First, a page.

Fort Worth ISD drops sex ed despite $2.6 million purchase of instruction materials in April
The decision to drop the course followed a Jan. 24 school board meeting that saw dozens of residents and parents speak out against the curriculum, which has been in place since 2014.
Fort Worth ISD students will not take sex education this school year after the superintendent told parents she is scrapping plans to adopt a controversial curriculum that the district appears to have purchased last year for nearly $2.6 million.
Superintendent Angélica Ramsey made the announcement at the end of her weekly newsletter sent Jan. 27. She told parents the district is restarting its curriculum adoption process. For nearly a year, administrators planned to re-adopt instructional materials from California-based HealthSmart.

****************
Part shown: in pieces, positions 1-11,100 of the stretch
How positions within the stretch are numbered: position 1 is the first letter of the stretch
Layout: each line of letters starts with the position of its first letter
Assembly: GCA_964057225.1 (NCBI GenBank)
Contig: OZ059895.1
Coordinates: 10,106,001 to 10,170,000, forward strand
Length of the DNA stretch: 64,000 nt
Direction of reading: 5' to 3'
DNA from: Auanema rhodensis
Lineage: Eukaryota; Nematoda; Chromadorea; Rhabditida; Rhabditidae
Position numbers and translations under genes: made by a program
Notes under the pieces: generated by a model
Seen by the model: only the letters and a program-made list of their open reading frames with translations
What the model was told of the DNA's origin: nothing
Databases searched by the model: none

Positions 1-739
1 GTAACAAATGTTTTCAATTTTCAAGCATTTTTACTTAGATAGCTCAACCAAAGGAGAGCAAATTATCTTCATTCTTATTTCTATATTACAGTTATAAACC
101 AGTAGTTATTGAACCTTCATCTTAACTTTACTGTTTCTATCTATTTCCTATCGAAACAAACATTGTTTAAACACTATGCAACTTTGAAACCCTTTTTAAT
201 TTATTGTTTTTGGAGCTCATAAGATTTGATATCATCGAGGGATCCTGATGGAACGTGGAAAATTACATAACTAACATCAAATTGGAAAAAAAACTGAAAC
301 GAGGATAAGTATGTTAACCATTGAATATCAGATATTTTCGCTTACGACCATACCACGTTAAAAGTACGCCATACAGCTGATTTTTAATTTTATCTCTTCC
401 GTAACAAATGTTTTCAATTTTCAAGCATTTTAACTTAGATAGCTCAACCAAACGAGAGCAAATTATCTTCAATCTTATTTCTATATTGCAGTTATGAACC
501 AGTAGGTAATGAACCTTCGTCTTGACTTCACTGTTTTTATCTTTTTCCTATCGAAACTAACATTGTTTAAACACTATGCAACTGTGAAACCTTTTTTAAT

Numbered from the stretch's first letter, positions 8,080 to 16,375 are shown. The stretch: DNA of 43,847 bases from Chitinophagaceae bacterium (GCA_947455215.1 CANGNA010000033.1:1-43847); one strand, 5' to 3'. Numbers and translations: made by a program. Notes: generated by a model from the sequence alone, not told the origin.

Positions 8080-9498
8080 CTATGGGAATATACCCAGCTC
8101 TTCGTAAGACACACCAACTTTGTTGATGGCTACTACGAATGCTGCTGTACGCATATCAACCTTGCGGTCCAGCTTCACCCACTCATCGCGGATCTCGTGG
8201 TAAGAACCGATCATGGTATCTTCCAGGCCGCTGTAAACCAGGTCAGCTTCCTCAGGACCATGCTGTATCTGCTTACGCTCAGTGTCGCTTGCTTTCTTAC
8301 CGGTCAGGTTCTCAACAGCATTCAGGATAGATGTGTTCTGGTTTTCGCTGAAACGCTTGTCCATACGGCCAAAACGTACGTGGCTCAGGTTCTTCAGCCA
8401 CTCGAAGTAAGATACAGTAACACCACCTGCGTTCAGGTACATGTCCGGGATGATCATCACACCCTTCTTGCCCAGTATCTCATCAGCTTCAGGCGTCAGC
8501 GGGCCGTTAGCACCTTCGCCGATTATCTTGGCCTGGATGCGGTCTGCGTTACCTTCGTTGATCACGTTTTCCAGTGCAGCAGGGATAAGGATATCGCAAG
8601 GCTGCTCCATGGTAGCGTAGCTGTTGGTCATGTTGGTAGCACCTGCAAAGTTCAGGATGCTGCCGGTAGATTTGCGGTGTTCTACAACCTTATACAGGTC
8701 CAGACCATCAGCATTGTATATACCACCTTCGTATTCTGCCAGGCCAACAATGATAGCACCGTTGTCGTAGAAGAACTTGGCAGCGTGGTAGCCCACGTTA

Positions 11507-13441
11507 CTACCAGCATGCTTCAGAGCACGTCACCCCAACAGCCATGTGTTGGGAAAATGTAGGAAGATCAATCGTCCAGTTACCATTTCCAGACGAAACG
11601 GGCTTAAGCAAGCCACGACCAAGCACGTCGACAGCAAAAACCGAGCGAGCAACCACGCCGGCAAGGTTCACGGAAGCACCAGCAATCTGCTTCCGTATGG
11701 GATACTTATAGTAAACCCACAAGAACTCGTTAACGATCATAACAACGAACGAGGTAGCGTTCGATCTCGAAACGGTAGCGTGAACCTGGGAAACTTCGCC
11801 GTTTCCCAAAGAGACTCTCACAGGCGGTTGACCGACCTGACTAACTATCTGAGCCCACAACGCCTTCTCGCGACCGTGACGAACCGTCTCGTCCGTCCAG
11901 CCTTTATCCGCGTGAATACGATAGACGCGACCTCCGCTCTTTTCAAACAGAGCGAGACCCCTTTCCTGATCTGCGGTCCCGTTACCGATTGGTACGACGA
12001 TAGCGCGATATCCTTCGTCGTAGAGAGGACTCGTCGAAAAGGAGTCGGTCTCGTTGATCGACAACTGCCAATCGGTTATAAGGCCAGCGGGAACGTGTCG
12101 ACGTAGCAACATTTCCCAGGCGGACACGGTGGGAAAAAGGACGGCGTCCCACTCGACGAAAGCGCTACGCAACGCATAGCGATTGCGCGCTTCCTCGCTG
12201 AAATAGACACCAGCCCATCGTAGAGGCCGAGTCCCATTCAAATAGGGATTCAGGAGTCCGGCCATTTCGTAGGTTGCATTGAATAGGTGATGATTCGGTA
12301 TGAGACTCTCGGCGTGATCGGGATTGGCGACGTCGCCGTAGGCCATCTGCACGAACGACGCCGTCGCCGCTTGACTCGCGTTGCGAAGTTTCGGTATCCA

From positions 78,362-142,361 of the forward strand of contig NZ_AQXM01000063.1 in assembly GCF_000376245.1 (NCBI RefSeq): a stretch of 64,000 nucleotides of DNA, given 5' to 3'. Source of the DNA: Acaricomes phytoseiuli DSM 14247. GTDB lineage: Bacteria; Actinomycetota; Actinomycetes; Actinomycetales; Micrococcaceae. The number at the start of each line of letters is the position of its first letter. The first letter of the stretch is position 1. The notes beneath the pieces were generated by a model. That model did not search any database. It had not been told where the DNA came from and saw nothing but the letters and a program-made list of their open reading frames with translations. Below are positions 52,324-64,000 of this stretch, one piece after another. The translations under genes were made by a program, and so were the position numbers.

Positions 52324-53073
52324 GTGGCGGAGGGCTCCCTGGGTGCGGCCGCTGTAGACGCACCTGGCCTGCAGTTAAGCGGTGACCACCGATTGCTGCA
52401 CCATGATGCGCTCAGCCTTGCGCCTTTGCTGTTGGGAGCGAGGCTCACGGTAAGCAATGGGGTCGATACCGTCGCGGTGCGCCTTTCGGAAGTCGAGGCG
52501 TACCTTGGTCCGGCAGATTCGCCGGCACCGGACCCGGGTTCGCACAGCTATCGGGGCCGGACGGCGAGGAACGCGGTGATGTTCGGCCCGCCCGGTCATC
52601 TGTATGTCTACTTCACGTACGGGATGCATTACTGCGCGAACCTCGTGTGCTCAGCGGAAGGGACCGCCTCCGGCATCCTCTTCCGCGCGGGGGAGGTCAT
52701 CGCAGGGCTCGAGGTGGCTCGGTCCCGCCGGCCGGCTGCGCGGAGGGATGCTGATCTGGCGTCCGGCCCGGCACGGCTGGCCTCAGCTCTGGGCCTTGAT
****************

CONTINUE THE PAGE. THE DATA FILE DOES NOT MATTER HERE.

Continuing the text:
In April, the Fort Worth ISD school board approved a nearly $2.6 million purchase of new digital-only instructional materials from HealthSmart. Trustees did not discuss the purchase. The purchase was part of the consent agenda, a list of items considered routine that can be approved in one motion.
District spokesperson Claudia Garibay did not respond to a dozen questions from the Fort Worth Report by publication time.
“There is not an approved, adopted or recommended Human Sexuality Curriculum for the 2022-23 school year. The delay will suspend the instructional delivery of the sexual education unit for the 2022-23 school year,” Ramsey wrote to parents.
Students whose parents opt them into sex education were expected to take the course later in spring semester, according to the district. Consent forms had a due date of Feb. 28.
The School Health Advisory Council — the school board-appointed, 26-member committee reviewing sex education — is expected to examine different options for Fort Worth ISD’s next curriculum, Ramsey said.
Ramsey’s announcement comes after a Jan. 24 school board meeting that saw dozens of residents and parents speak out against the HealthSmart curriculum, which the district has used since 2014. The Report filed an open records request for the proposed curriculum.